• Emergency Boot CD - The EBCD (Emergency Boot CD) is powerful toolset designed to fix unbootable computers and recover data from them. It has a raft of useful features one of which is the ability to change the password without needing to know the previous password. And if you’ve lost your password EBCD could be right up your street.
  • Offline NT Password & Registry Editor - The Offline NT password & Registry Editor is a great utility that enables users to overwrite their Windows SAM file. It’s a technical term but the SAM file on your computer contains passwords. Using this you won’t be able to see the previous password, but you can gain access to unencrypted files.

Password cracking tools

You can always try a third party password cracking tool too. You may feel like you are stepping into the realms of hacking but legitimate developers create these tools to help peers and colleagues, and also to test the efficacy of existing security methods.

In short, the search for ever better security is a steady on-going operation and improvements can only be made when weaknesses are discovered. As the well-known industry saying goes ‘don’t learn to hack, hack to learn.’

One of the most mooted is Ophcrack, a free option which uses something called a ‘rainbow table’ to guess your password. It’s available for different Windows operating systems including Windows 7 and Windows 8 as well as the now unsupported XP and Vista too.

That said there are also lot more options. You can do your own research or you might want to consider one the following, all of which are popular:

  • Brutus - Brutus is one of the most popular remote online password cracking tools. It claims to be the fastest and most flexible password cracking tool. It is free and is only available for Windows systems. And it’s been around a bit which, is a good sign - it released back in October 2000.
  • Cain and Abel - Cain and Abel is a well-known password cracking tool that is capable of handling a variety of tasks. It’s only available for Windows platforms. It can crack encrypted passwords using something called the dictionary attack and it can also carry out brute force attacks, cryptanalysis attacks, uncover cached passwords, decode scrambled passwords and analyse routing protocols. It might be a bit heavyweight if all you’re trying to do is get into your computer – but then again if you want to learn about technology security it’s a box of magic tricks that will more than give you a feel for what some hackers get up to.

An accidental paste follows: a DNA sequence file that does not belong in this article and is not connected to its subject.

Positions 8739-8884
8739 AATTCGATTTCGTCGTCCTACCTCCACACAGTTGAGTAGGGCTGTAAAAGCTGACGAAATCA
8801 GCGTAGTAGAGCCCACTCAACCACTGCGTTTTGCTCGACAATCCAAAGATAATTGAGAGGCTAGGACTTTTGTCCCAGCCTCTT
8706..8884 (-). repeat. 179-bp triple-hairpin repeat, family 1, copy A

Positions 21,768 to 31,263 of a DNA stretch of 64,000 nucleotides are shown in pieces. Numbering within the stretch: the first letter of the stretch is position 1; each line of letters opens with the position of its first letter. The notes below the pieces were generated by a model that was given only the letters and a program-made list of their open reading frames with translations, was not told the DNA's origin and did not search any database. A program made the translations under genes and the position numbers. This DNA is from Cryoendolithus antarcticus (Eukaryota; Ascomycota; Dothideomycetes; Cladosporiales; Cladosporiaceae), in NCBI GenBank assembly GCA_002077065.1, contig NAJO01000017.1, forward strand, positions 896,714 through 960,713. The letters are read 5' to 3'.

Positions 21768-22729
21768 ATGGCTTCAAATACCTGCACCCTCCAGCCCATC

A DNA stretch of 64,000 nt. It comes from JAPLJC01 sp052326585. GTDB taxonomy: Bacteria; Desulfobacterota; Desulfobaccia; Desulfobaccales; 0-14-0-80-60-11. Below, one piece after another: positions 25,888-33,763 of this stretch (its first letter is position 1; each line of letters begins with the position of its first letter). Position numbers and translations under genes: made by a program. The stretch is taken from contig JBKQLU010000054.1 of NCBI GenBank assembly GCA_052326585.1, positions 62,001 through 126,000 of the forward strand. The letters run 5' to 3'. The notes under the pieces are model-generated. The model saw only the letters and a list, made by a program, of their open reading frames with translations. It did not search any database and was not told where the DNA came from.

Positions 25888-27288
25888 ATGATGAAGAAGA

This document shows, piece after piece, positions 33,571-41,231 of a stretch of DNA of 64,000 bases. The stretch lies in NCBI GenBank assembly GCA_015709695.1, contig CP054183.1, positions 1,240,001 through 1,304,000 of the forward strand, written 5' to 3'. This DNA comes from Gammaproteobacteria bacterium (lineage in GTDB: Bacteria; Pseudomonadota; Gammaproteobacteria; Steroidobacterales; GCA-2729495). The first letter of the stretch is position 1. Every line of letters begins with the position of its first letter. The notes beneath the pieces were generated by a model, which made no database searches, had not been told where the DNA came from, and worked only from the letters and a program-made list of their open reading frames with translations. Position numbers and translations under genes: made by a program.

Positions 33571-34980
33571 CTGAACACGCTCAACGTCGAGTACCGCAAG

• John the Ripper - John the Ripper is another well-known free open source password cracking tool that is primarily aimed at Linux, Unix and Mac OS X. But a Windows version is also available. This tool can detect weak passwords. A pro version of the tool is also available, which offers better features.
  • L0phtCrack - L0phtCrack is an alternative to OphCrack. It attempts to crack Windows password from hashes. For cracking passwords, it uses Windows workstations, network servers, primary domain controllers, and Active Directory. It also uses dictionary and brute force attacking for generating and guessing passwords.
  • RainbowCrack - RainbowCrack is a hash cracker tool that uses a large-scale time-memory trade off process for faster password cracking than traditional brute force tools. Time-memory trade-off is a computational process in which all plain text and hash pairs are calculated by using a selected hash algorithm. The process is time consuming as it creates a table but once ready it can crack a password must faster than brute force tools.

Not an endorsement

Please note, by listing the above tools we’re certainly not advocating hacking in any sense. These tools are used and researched by well-respected security institutes around the world. If researchers in this field didn’t have knowledge of different password cracking methods and tools, and how to use them, they would be seriously falling down in their responsibilities.

In fact, we strongly suspect most BullGuard blog readers won’t go down this route to recover a lost password; it’s easier to use a utilities tool or take your computer to the local IT guy who can do it for you.  But it does no harm to create awareness and indeed if anything it reinforces the need for good security and online vigilance.

And if you create a strong password, one that combines symbols, upper and lower case letters and numbers it will defeat many of the cracking methods listed above – just don’t lose it.